Ukraine — Ukrainian people continue to resolutely and boldly resist Russia's incessant and atrocious attacks in a war fueled by Russian oil, gas and coal. Among the dreadfully bombarded is the Ukrainian city of Mariupol — "a city of martyrs in the terrible war ravaging Ukraine," as Pope Francis recalled at the conclusion of the Sunday Angelus on March 13, joining his voice to that of the common people who implore an end to the war.
Irrefutably, fossil fuels have become a weapon of mass destruction, both for war in Ukraine and in the climate crisis. Still, we must continue believing that we can overcome not only a war in Ukraine and conflicts in other regions of the world but also our dependency on oil, gas and coal, now and forever.
"For some time we've been speaking on the Fossil Fuel Non-Proliferation Treaty. It will address most of our crises — climate crisis, biodiversity loss, ecological crisis in general and a question of peace," Fr. Joshtrom Isaac Kureethadam, coordinator of ecology and creation at the Vatican Dicastery for Promoting Integral Human Development, pointed out during a Laudato Si' Movement webinar on March 10.
The brutal attack by Russia on Ukraine in combination with speculative price increases and the rebound in demand for oil and gas has led to soaring food and energy prices and market uncertainty across the globe. But at its roots, this is a conflict that has been bankrolled by the coal, oil and gas industries, industries that account for 40% of Russia's federal budget and 60% of Russia's exports.
According to Todd Paglia, executive director of Stand.earth, "The conflict clearly shows how dangerous our dependence on a fossil fuel system is, especially one that concentrates power in the hands of someone like Putin."
Any moves by governments around the world to build more fossil fuel infrastructure or failings by governments to enact sanctions on Russian oil and gas imports now would dig us further into conflict, vulnerability and instability — all of which will only worsen the climate crisis. As noted by the United Nations' Secretary-General António Guterres, "Fossil fuels are a dead end — for our planet, for humanity, and yes, for economies," and we must "end all new fossil fuel exploration and production." Ukrainian scientist and Intergovernmental Panel on Climate Change member Svitlana Krakovska echoes this, saying, "The money that's invested in fossil fuels, they're using against us. Against freedom. Against humanity."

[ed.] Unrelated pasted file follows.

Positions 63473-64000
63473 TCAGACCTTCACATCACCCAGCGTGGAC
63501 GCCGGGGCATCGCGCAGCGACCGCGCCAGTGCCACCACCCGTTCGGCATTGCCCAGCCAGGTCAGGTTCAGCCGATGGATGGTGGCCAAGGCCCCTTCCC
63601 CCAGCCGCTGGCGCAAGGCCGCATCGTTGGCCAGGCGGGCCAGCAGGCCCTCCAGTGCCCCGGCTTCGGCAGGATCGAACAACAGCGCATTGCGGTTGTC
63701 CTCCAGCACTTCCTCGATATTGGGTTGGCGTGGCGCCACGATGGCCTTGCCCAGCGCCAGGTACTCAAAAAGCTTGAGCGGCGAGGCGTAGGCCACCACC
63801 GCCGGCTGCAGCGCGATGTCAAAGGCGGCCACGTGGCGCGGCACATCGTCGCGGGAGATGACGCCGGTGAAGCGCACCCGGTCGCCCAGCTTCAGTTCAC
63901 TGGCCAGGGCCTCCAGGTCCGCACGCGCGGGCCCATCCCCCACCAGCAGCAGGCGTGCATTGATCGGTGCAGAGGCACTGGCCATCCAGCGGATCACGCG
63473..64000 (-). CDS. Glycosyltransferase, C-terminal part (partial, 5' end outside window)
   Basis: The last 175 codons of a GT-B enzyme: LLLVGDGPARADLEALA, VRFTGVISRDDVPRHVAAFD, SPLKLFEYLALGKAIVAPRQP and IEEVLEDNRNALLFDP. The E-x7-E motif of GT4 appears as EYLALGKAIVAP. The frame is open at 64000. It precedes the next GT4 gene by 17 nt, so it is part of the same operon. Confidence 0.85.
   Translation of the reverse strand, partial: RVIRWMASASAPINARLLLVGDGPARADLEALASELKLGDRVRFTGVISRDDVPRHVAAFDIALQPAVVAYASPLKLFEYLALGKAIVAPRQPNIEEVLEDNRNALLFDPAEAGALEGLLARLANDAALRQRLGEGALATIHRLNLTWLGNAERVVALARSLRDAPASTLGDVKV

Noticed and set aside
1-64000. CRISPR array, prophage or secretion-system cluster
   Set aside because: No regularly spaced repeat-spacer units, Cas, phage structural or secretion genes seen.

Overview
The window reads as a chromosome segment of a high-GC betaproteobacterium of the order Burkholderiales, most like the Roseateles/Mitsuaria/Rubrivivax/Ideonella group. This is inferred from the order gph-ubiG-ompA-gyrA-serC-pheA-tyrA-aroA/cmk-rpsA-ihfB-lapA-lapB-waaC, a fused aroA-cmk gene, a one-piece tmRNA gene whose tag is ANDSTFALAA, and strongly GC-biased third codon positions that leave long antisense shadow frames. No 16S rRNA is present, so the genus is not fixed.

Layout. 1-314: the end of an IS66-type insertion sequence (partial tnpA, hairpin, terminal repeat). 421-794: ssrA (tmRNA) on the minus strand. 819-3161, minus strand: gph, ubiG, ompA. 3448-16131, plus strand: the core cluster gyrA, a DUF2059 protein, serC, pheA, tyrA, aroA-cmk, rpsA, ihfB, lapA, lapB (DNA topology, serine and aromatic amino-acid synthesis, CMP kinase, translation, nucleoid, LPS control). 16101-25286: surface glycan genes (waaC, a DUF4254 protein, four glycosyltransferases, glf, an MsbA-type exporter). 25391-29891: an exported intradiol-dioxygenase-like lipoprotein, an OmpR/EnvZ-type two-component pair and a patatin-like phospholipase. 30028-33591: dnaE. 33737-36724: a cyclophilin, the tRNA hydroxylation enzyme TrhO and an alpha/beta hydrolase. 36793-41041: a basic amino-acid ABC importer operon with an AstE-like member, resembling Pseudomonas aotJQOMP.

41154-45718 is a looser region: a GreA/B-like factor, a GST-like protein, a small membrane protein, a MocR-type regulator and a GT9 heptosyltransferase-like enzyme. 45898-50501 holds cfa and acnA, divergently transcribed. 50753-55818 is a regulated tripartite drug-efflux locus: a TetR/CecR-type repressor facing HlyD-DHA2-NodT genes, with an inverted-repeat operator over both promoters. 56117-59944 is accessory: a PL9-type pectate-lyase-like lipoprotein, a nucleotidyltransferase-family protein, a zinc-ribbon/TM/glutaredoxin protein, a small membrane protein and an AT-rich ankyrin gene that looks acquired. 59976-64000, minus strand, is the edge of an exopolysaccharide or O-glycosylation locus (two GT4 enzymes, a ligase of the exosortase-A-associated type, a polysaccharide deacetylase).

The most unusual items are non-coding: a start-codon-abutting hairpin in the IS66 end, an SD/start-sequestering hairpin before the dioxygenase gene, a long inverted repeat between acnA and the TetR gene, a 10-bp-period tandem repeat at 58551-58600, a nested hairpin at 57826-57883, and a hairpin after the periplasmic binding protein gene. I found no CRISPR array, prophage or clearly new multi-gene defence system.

For too long, government action has been devastatingly slow and catered to reckless and deceptive fossil fuel corporations, preventing meaningful and timely climate legislation. As highlighted in a letter by faith leaders who are calling for a fossil fuel non-proliferation treaty, "there is a glaring disconnect between countries' approvals for continued fossil fuel expansion and their rhetoric" on climate leadership and commitment to science. Meanwhile the urgency of timely action for a livable planet is increasingly clear.
Fossil fuels are threatening our ability to protect livelihoods, security and the planet. Burning coal, oil and gas is responsible for 86% of carbon dioxide emissions in the past decade. It is the largest driver of the climate crisis, topping the World Economic Forum's annual Global Risks Report consistently for the past several years and named an equivalent if not greater risk to humanity than weapons of mass destruction in 2020.
Russia's war in Ukraine and the rising price of fossil fuels underscore the need for new bold proposals like the Fossil Fuel Non-Proliferation Treaty to phase out oil, gas and coal and rapidly transition the world to cleaner, safer and distributed energy solutions.
The world has used treaties in the past to manage, restrict and phase out dangerous things like nuclear weapons and land mines. But existing climate treaties do not address fossil fuel production proliferation risk. The Paris Agreement fails to mention the words coal, oil, gas or fossil fuels even once, which shows the need for a complementary mechanism to address fossil fuels and the fossil fuel industry head-on.
Faith institutions have led the way previously on divesting finances from fossil fuels; now they can play a crucial role in building support and momentum by making the moral case for a Fossil Fuel Non-Proliferation Treaty — one commensurate with the scale of the crisis the world is facing. Hundreds of faith-based organizations and faith leaders have already endorsed this call and the cohort continues to grow by the day.
As a faith community, we are called to seek the common good, work toward peace and help those who suffer. This echoes the words of Ukrainian Archbishop Sviatoslav Shevchuk of Kyiv-Halych, whose statement on the attack stresses that this should be a cause of concern for the world, especially for those "who care for the environment, those who care for the ecological awareness of humanity."
The past several weeks have been a whirlwind of processing this new reality: one where I lament the utter devastation hitting my home and one where I am utterly grateful for the camaraderie and eagerness to stand with Ukraine that I've experienced in the most unexpected places.
There is a desperate need and a profound hunger for change — change that starts by adding bold ideas like the Fossil Fuel Non-Proliferation Treaty to our toolbox so we may be good caretakers of our common home.